Sanford, N.C. — The Lee County Board of Education blasted the media on Friday for what it called "inaccurate" coverage of a Sanford student who was suspended for bringing a paring knife to school.
Ashley Smithwick, 17, said Tuesday that she was suspended from Southern Lee High School in October after school personnel found a small paring knife in her lunchbox. She was charged recently with misdemeanor possession of a weapon on school grounds.
The school board held an emergency closed session meeting Friday to discuss the matter, which has garnered national attention.
"The Lee County Board of Education is legally prohibited from releasing details and commenting on this student discipline matter further. The Board, however, contends strenuously that the related television and newspaper articles are inaccurate and that all relevant laws and board policies were adhered to and followed," the board said in a statement.
The school board said it "will be glad to comment further on this matter if the student and her parents will provide the Lee County Board of Education a written release of the school records."
Smithwick's mother, Heidi Smithwick, said Friday that she's not ready to say whether she wants to release Ashley's records.
"My job is to protect Ashley. It's the board's job to give her a quality educational experience," she said.
Heidi Smithwick is working to retain an attorney for her daughter's upcoming court date, but declined to say if she plans legal action against the school system.
Ashley Smithwick, a basketball and soccer player who takes college-level courses, said school personnel found the knife while searching the belongings of several students for drugs. She said she mistakenly took her father's lunchbox to school, noting that they have identical lunchboxes and that he often packs a paring knife to slice an apple at work.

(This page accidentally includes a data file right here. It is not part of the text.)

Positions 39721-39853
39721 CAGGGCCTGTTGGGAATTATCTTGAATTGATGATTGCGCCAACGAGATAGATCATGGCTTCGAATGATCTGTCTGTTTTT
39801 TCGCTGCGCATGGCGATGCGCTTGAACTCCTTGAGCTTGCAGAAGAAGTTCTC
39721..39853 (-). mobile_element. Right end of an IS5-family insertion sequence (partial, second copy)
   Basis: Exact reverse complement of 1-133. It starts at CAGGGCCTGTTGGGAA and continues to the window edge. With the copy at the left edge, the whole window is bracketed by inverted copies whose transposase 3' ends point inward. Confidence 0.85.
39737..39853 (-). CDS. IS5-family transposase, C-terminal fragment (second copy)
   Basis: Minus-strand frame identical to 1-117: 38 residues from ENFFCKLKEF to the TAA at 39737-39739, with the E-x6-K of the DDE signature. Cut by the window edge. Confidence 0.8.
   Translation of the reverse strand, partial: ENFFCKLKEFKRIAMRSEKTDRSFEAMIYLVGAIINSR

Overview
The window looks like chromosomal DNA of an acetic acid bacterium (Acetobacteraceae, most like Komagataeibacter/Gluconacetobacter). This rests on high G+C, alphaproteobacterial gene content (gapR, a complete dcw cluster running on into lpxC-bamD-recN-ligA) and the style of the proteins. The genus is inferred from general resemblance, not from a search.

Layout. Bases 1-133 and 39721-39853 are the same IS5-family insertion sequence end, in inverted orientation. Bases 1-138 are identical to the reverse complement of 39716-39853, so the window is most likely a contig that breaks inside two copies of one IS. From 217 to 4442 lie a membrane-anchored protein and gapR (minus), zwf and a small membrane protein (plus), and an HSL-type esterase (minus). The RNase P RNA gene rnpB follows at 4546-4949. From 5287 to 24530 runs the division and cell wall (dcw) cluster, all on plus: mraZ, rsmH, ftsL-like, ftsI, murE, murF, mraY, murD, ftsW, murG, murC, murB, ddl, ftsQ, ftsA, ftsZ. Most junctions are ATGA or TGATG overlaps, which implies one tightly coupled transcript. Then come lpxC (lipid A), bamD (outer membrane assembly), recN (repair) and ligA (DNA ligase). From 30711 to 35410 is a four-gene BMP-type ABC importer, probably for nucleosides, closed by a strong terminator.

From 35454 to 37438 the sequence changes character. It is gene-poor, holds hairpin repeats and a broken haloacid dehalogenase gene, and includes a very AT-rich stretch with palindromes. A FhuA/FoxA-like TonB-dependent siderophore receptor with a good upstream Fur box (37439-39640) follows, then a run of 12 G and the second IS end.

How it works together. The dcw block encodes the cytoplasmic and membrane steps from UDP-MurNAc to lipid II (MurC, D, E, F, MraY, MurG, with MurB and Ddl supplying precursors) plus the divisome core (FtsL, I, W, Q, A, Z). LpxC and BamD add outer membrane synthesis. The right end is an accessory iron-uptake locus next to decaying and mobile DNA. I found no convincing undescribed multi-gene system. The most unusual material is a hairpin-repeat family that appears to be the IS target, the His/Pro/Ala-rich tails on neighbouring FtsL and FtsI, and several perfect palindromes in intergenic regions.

Lee County Schools Superintendent Jeff Moss issued a statement Wednesday to say that the 3-inch-long knife was found in Smithwick's purse, not her lunchbox. He also denied her claim that she had been suspended for the rest of the school year.
"She is currently enrolled as a student at the school," he said.
On Friday, Moss said it was "disingenuous of the media" to ask questions about a specific student since the media knows state law prohibits him from talking about the disciplinary record of any student.
A disciplinary contract signed last month by Smithwick, her mother, Southern Lee High Principal Bonnie Almond and Moss states, however, that Smithwick cannot "physically access SLHS campus for the remainder of the 2010-2011 school year."
The contract also calls for her to complete her English and pre-calculus classes through an online program offered by Southern Lee High and the rest of her classes at Central Carolina Community College through an agreement between the high school and the college.
"If she was an actual enrolled student, then why is she not allowed to access the school campus or use any of the resources that she would need for classes?" her mother, Heidi Smithwick, asked Thursday.
Heidi Smithwick said she has tried repeatedly to call Moss since her daughter's suspension to discuss the situation but hasn't been able to reach him.
"Two months later, we receive a criminal summons for the paring knife," she said.
She said she and her husband never wanted the media attention for their daughter's situation. They only wanted to resolve the matter with school officials.
"I do feel it is my responsibility to protect her and salvage some sort of future that she could have," Heidi Smithwick said.